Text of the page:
Hypertension: Just Focus on Systolic Pressure in Over-50sfrom Heartwire — a professional news service of WebMD

June 17, 2008

June 17, 2008 — The diagnosis of hypertension in patients aged over 50 years should focus exclusively on the systolic blood pressure, rather than using both systolic and diastolic as is current practice, according to three experts in the field [1].

In a Viewpoint, published online in the Lancet today to coincide with presentation at the International Society of Hypertension meeting in Berlin, Germany, Drs Bryan Williams (Leicester Royal Infirmary, UK), Lars Lindholm (Umeå University Hospital, Sweden) and Peter Sever (Imperial College London, UK), say: "We believe that systolic blood pressure should become the sole defining feature of hypertension and key treatment target for people over age 50 years.

"A renewed focus on systolic pressure will simplify the message for practitioners and for patients, will improve awareness and understanding of treatment objectives, and will ultimately lead to more effective treatment of high blood pressure. Such an initiative would have major public-health implications for the prevention of blood-pressure-related cardiovascular disease," they conclude.

They note that there has been confusion about the relative merits of targeting systolic vs diastolic blood pressure, which has led to poor recognition in the wider medical community of the importance of systolic pressure. "Distilling the risk imparted by high blood pressure into a single number will greatly assist in both the communication of an important public-health message to patients and policy makers and in the simplification of treatment targets and thresholds for the physician. The minds of drug innovators will also be focused to develop better ways to treat high systolic pressure. At the moment, high blood pressure in most affected people remains inadequately treated, and modern drug development remains focused on the wrong target," they comment.

They point out that while systolic pressure rises with age, diastolic pressure increases until around age 50 and falls thereafter. "The use of diastolic pressure for diagnosis and risk stratification in our aging populations has thus become illogical," Williams et al state.

They note that clinical trials and national surveys have consistently shown that systolic pressure is much more difficult to control than is diastolic pressure, with control rates for diastolic pressure approaching 100% but lagging at less than 50% for systolic pressure. "Thus, targeting diastolic pressure leaves most patients with uncontrolled systolic pressure. By contrast, if the focus of our treatment were on systolic pressure, there would hardly ever be a circumstance when diastolic pressure was not controlled," they observe.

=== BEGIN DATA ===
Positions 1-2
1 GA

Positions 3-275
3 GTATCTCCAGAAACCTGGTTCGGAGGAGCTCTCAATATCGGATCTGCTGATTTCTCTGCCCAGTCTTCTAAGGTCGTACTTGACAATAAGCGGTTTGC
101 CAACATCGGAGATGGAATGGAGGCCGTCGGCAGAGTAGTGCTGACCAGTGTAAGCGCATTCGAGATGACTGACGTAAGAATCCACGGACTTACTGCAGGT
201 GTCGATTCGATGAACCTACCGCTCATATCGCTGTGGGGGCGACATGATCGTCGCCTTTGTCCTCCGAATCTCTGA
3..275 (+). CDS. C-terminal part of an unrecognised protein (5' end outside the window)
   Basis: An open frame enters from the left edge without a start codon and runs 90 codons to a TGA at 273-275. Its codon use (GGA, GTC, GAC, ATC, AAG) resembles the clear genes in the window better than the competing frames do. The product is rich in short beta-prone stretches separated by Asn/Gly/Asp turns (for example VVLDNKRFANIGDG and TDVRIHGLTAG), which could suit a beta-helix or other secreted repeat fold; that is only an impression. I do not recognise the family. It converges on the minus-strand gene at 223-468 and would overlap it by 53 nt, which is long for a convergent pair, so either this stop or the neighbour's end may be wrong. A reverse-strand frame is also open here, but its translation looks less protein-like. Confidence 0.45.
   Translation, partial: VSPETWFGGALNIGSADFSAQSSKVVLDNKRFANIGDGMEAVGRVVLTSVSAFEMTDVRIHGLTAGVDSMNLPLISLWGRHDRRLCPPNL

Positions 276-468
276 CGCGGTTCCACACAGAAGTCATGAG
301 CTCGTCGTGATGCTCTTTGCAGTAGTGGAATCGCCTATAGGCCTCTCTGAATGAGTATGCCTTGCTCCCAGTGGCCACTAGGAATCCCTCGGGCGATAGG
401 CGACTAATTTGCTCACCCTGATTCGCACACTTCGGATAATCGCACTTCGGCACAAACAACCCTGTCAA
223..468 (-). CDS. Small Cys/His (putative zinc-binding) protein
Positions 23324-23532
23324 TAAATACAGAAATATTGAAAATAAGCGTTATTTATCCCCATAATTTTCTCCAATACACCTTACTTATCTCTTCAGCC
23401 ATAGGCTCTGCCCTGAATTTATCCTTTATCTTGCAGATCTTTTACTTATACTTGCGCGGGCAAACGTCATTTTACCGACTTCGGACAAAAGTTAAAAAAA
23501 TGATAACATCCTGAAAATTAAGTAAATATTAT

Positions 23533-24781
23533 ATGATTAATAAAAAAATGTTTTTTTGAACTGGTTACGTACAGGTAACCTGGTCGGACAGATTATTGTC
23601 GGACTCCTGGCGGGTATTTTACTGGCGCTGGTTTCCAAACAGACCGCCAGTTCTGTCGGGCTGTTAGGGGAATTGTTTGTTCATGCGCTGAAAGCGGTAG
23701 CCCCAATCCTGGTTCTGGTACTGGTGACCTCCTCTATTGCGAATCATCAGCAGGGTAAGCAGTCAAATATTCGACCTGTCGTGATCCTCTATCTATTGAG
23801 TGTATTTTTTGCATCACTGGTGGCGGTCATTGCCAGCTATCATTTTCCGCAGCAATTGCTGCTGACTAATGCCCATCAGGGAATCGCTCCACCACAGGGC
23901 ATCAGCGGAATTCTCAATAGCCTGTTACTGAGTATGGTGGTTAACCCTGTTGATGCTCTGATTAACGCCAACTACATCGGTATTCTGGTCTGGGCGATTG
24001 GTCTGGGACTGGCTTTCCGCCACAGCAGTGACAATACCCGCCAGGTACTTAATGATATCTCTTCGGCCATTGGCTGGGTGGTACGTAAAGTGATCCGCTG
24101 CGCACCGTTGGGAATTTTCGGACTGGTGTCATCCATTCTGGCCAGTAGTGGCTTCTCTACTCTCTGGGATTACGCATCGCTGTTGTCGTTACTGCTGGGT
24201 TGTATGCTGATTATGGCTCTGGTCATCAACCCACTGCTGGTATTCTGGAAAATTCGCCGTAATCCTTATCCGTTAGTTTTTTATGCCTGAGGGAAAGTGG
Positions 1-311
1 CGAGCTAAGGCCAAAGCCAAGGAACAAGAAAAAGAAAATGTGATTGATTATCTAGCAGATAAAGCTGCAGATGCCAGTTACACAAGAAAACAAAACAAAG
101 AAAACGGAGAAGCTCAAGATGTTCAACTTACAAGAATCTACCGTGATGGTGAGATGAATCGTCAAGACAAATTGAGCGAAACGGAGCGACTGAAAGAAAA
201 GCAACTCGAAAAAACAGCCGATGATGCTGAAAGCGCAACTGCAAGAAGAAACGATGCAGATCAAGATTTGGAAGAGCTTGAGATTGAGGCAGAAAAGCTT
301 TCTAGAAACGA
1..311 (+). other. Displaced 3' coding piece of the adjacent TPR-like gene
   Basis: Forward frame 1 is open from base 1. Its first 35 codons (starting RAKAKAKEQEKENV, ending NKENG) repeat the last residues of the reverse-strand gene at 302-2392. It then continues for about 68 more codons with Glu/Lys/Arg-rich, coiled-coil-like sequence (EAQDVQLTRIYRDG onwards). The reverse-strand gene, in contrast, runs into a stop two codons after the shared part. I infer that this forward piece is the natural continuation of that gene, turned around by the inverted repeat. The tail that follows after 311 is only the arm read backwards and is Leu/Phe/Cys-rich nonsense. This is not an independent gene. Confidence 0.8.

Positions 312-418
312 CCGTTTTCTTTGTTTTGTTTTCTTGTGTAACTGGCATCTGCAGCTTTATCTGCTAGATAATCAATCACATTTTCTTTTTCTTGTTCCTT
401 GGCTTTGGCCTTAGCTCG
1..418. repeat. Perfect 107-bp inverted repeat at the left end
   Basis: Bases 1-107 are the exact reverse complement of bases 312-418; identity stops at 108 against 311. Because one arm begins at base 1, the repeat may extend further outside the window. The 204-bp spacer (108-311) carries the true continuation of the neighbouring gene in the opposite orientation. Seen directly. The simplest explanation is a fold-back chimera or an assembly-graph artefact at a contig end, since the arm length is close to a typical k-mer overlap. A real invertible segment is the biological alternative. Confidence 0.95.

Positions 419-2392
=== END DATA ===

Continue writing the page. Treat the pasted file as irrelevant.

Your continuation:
The authors report that the risk of cardiovascular disease rises continuously as systolic pressure increases from 115 mm Hg, and most national and international guidelines advocate a target for systolic pressure treatment of below 140 mm Hg, and below 130 mm Hg for patients with diabetes and those at increased cardiovascular risk. Noting that while the targets for patients at increased cardiovascular risk have been established from clinical-trial evidence, there is a lack of evidence from prospective randomized clinical trials to define unequivocally the optimum target for systolic pressure in patients with uncomplicated high blood pressure, and such trials are much needed.

What About the Under-50s?

Williams et al acknowledge that among people under age 40 years, as many as 40% of patients with high blood pressure have isolated diastolic hypertension, and between ages 40 and 50 years, such disease accounts for a third of hypertension. So they recommend that in patients younger than 50 years a continued emphasis on both diastolic and systolic pressures remains appropriate. But they note that this much smaller group of patients should not dilute the key message regarding the overwhelming importance of systolic pressure for most patients with hypertension, adding: "Even for those younger than 50 years, although diastolic pressure should always be controlled, systolic pressure should always be the main target."

  1. Williams B, Lindholm LH, and Sever P. Systolic pressure is all that matters. Lancet 2008; DOI:10.1016/S0140-6736(08)60804-1. Available at: https://www.thelancet.com.

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